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History Updates

Our First Century 1916 - 2016

Our First Century 1916 - 2016

It was a vision of Apostolic doctrine that gripped the first leader of the Fellowship, Daniel Powell Williams, who in 1913, was ordained an Apostle in the Body of Christ and later became the first President of the Apostolic Church Council and remained so until his death in 1947. The Lord also called his brother, William Jones Williams, as a prophet in the Body of Christ. In 1913, he was ordained into full-time ministry of the Church.

Thus they were called together with others to demonstrate the New Testament offices of Apostle and Prophet in the United Kingdom.

Subsequently these ministries were exercised in other countries and Continents of the World. With time, the Lord in a remarkable way brought many groups to link with the Church in Penygroes under the name of the Apostolic Church, and Ghana was no exception. The Gold Coast, now Ghana saw the emergence of Christians in the country who were seeking spiritual awakening in their hearts and lives. This desire to know more about spiritual truths drove many to write for literature from various missions abroad. Through contacts with the Faith Tabernacle of Nigeria, a group of Christians at the small town of Asamankese were introduced to The Apostolic Church, which had started a missionary work in Nigeria. The Asamankese group then requested The Apostolic Church in Bradford, England, that a delegation should visit them. As a result in 1935, Pastor George Perfect, a British Missionary who had been posted to Nigeria was directed by the Missionary Office in Bradford, to visit the Christian group at Asamankese.

This group of believers experienced the baptism of the Holy Spirit and needed instructions and guidance. Pastor George Perfect met the Asamakese group led by the late Apostle Peter Newman Anim. Eventually, the Asamankese group accepted to become members of The Apostolic Church and wholeheartedly embraced the Tenets of the Church. Pastor George Perfect formally ordained the leader of the group, Pastor Peter Newman Anim as the first African Minister of The Apostolic Church, Gold Coast.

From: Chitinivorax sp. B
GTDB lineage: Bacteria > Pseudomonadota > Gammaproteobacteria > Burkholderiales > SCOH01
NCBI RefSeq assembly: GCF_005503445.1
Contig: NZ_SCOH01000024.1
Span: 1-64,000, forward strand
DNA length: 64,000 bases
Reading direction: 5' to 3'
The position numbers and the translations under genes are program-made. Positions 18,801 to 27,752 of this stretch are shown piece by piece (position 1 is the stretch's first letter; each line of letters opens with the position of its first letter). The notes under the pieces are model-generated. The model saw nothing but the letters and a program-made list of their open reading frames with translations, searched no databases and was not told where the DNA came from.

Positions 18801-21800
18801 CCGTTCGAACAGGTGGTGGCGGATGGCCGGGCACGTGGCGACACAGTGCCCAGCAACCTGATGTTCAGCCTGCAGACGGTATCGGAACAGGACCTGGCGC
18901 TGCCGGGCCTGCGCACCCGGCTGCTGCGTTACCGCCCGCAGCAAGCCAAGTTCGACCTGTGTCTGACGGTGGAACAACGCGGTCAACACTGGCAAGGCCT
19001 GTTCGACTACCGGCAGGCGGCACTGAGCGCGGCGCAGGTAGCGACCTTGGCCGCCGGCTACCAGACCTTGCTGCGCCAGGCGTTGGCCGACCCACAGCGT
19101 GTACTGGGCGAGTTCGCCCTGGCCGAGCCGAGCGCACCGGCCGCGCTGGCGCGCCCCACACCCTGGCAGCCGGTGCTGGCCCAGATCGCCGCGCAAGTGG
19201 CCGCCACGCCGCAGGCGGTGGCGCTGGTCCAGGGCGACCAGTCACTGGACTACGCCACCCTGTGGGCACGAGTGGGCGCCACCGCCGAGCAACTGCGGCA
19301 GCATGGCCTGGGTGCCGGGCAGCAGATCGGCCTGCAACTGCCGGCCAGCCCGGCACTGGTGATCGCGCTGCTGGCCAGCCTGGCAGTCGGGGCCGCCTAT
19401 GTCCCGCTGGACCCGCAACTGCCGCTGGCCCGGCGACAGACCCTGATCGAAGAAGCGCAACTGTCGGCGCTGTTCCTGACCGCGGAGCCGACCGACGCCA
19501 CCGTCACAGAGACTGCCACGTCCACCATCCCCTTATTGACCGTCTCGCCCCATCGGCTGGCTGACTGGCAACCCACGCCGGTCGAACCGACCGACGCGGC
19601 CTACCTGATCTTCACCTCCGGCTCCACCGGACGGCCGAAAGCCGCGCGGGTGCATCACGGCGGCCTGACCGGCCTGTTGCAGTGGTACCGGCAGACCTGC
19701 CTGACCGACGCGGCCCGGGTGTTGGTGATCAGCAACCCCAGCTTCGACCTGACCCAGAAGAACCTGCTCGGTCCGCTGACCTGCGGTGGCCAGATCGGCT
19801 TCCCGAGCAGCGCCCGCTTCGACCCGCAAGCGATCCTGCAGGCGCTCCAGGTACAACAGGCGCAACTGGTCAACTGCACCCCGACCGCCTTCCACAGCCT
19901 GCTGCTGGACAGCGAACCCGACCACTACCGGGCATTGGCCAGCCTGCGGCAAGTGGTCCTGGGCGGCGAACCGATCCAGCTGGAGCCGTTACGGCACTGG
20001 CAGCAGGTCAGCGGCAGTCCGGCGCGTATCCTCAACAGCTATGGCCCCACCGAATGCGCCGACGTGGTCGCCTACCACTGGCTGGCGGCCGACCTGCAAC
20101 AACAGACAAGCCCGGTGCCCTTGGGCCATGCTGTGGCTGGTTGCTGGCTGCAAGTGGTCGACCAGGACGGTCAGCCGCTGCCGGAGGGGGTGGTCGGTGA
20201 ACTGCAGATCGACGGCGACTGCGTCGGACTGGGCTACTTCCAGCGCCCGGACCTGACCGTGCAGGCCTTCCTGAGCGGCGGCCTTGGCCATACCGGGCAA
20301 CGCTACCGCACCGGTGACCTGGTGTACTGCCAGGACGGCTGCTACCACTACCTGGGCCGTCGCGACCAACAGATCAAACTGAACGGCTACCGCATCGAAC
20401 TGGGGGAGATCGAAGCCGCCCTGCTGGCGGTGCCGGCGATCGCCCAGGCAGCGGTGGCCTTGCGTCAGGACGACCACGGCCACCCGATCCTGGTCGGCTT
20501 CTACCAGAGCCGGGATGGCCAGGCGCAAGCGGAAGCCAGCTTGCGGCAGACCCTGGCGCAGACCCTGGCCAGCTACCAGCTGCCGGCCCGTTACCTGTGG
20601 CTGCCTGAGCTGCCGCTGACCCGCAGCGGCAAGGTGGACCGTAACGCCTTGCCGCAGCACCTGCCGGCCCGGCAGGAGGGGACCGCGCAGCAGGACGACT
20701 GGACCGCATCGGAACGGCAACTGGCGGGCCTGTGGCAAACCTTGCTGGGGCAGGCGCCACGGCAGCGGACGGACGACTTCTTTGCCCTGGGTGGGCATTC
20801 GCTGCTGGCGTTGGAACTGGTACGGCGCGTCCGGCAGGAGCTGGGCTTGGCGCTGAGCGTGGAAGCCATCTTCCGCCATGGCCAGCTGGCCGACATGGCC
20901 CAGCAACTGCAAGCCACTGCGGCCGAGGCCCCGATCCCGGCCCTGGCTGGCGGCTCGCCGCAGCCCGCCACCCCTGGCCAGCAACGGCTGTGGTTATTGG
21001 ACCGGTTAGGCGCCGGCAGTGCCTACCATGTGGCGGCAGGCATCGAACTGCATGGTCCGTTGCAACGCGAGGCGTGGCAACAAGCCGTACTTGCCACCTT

In 1936, Pastor Vivian Wellings, the then Missionary Secretary of the Church in Bradford visited the infant Apostolic Church at Asamankese. On his return to Bradford, England, he recommended that a resident Missionary should be sent to Asamankese because the new Church was growing at a fast rate. On 2nd March 1937, Pastor James Mckeown arrived in the then Gold Coast to take up the mantle as the first resident Missionary. His wife, Sophia arrived later in September, the same year to support her husband. Barely six months after his arrival, was Pastor James Mckeown taken ill with malaria fever. A controversy broke out over his being taken to the European Hospital in Accra by an English District Commissioner.


he Faith Tabernacle Church members who had joined The Apostolic Church still held in a fanatic way, the doctrine of divine healing. During a Christmas convention at Asamankese, Pastor Mckeown’s belief in medication was questioned by Pastor Anim and some of the Elders. This led to a split in the infant Church with Pastor Anim leading a breakaway and formed Christ Apostolic Church. The members from Akroso led by the late Pastor R. S. Asomaning, together with Brother C. K. Frimpong, (a.k.a. Odoom), J. S. Gyima, J. A. Bimpong, K. Nyarko, R. H. Gyima, Philip Anor, Kwaku Asare and J. W. Amoako accepted Pastor Mckeown’s leadership and remained in The Apostolic Church. They arranged for him to move from Asamankese to Akroso and later to Winneba where there were some brethren who also accepted to continue with The Apostolic Church.